The bulk of this book is the story of the double life Dana lives when she moves into Cosmo’s apartment. She commutes to Manhattan for work in Carrie Bradshaw-style outfits and stiletto heels, often walking home through Cosmo’s scary neighborhood long after midnight. She goes out on dates in Manhattan after work, but back in Crown Heights she joins Cosmo for dinner with his friends, many of whom are Dana’s age or younger but already married with several children. She is just as stunned by the seriousness and dedication of these young spouses and parents as they are by the fact that she is still unmarried at twenty-seven. She also finds their lives terribly Spartan and boring, and she wisely never commits to anything resembling a “moral of the story”; instead, she is willing to inhabit the ambiguity of the many models of adult womanhood that her life offers her. She even enrolls in a women’s course at a local yeshiva, where she studies scripture and makes friends with a number of friendly, welcoming Hasidic women who constantly try to nudge her in the direction of marriage and family.
One of my favorite poems – one of my favorite pieces of writing of any genre, really – is Philip Larkin’s “Church Going.” In this poem, Larkin tries to imagine what will happen in an imagined future when the world becomes so secular that no one remember what churches are or what people used them for (a fantasy that I suppose someone of Larkin’s generation could imagine more readily than someone today, when the world’s spiritual pendulum has swing back in the direction of orthodoxy and evangelical religion). He ends up concluding that people will always be lured back into churches, even if they don’t know exactly what these buildings were once used for. My favorite part of the poem is the fact that he word he uses for what these future churchgoers will be seeking is “seriousness”: “Since someone will forever be surprising / a hunger in himself to be more serious / and gravitating with it to this ground.” For me, “seriousness” is the best word I can imagine for the spiritual impulse, which for me is not so much about accessing lofty things like angels and saints and God but about the attempt to know the physical world – including, of course, one’s own aggravating and confusing self.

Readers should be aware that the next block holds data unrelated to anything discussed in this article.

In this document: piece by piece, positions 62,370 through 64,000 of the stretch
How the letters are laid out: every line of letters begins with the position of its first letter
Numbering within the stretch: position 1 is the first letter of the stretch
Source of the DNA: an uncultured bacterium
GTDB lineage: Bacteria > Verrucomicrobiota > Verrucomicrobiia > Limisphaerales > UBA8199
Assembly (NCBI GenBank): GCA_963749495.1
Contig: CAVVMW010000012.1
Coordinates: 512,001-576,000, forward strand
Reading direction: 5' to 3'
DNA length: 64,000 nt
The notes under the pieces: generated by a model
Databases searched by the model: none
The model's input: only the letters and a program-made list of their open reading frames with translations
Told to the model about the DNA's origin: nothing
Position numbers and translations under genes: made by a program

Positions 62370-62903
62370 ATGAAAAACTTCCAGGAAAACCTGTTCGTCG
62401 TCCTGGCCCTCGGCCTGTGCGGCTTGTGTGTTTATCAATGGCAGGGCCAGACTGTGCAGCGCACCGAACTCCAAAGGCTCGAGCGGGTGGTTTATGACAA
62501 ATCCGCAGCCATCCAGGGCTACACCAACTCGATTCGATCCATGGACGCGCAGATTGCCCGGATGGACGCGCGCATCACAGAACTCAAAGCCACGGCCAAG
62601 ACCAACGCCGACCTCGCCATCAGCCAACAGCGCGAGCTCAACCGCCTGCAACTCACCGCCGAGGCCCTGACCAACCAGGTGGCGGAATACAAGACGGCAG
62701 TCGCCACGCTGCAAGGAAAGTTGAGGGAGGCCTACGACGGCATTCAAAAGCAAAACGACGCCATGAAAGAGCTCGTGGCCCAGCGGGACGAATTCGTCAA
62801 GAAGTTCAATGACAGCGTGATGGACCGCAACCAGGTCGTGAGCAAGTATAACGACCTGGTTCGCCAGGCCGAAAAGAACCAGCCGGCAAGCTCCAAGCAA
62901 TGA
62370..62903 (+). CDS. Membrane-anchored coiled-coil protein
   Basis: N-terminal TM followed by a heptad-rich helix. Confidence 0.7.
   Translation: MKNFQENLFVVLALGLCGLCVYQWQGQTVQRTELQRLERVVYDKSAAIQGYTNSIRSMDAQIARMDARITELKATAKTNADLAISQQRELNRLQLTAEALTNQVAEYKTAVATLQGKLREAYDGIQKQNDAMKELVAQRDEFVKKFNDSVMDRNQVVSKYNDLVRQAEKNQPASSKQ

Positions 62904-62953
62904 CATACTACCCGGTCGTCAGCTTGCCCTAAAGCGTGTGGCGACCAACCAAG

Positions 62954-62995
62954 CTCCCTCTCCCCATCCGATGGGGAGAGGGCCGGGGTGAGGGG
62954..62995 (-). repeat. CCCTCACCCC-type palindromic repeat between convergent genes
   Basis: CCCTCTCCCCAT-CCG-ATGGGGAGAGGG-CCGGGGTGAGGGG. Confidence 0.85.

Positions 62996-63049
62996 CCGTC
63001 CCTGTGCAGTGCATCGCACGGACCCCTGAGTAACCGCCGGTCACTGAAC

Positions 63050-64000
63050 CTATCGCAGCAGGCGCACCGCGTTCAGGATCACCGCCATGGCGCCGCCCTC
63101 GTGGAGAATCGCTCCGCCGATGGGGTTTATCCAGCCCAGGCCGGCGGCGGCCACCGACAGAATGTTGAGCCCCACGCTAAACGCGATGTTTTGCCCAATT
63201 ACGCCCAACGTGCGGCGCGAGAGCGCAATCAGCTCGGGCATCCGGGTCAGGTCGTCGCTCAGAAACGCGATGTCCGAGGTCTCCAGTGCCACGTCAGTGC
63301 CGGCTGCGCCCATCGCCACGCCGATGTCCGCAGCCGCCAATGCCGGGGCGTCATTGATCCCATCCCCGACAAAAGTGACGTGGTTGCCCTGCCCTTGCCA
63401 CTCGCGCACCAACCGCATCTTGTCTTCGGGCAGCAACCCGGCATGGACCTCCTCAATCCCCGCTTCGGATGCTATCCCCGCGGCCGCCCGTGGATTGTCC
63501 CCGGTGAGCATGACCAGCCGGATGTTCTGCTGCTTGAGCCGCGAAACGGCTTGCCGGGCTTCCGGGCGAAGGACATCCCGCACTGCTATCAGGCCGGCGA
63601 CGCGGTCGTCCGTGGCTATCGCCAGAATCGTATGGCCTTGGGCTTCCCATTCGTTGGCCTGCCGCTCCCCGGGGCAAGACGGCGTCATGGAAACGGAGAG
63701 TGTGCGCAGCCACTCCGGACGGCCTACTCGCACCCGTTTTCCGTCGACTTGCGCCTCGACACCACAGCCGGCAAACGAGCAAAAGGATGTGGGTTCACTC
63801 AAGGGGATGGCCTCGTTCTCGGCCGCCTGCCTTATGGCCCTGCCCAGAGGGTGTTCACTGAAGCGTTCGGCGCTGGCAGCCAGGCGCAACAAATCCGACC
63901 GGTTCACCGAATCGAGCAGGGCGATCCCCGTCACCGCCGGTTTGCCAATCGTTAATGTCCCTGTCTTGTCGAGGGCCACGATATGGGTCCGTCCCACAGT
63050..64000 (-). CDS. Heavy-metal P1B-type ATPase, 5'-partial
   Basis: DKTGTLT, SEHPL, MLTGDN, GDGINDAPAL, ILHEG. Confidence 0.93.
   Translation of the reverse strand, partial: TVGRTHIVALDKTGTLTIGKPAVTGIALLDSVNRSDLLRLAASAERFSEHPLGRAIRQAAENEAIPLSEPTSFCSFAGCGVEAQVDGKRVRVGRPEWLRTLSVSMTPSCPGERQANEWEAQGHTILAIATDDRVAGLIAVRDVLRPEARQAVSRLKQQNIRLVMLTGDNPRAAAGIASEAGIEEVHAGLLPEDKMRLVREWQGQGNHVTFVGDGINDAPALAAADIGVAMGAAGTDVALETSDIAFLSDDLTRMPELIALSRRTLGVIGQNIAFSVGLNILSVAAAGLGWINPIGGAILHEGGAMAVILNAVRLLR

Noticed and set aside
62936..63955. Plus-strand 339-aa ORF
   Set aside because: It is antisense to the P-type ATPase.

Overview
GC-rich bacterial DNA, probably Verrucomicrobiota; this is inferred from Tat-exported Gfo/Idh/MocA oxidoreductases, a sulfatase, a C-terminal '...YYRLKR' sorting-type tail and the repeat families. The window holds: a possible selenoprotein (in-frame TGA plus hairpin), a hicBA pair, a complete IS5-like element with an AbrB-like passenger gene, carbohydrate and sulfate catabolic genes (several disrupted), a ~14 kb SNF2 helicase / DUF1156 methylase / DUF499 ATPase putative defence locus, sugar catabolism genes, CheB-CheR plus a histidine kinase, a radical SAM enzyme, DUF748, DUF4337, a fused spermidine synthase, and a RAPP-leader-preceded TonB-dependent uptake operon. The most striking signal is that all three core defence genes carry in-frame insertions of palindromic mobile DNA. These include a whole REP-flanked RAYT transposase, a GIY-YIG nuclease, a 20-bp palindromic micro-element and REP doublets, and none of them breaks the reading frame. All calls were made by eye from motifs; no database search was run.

This hunger for “seriousness” is behind Dana’s move to Crown Heights and her friendship with Cosmo. Sure, her need for inexpensive housing is what brought her to Cosmo’s front door, but this book (in spite of its silly title and the cover image of a strip of uncooked bacon) is not the joke that it appears to be. While most of the energy of Wild consists of Strayed laughing at her former self and encouraging us to do the same, Dana’s memoir is asking us to look at the hidden seriousness in a person who has chosen to live in Manhattan’s world of fashion and publishing.
I should end on some kind of a remark echoing Chad’s earlier statement about “beauty on the outside” and “beauty on the inside,” right?
Well, there you go. I just did.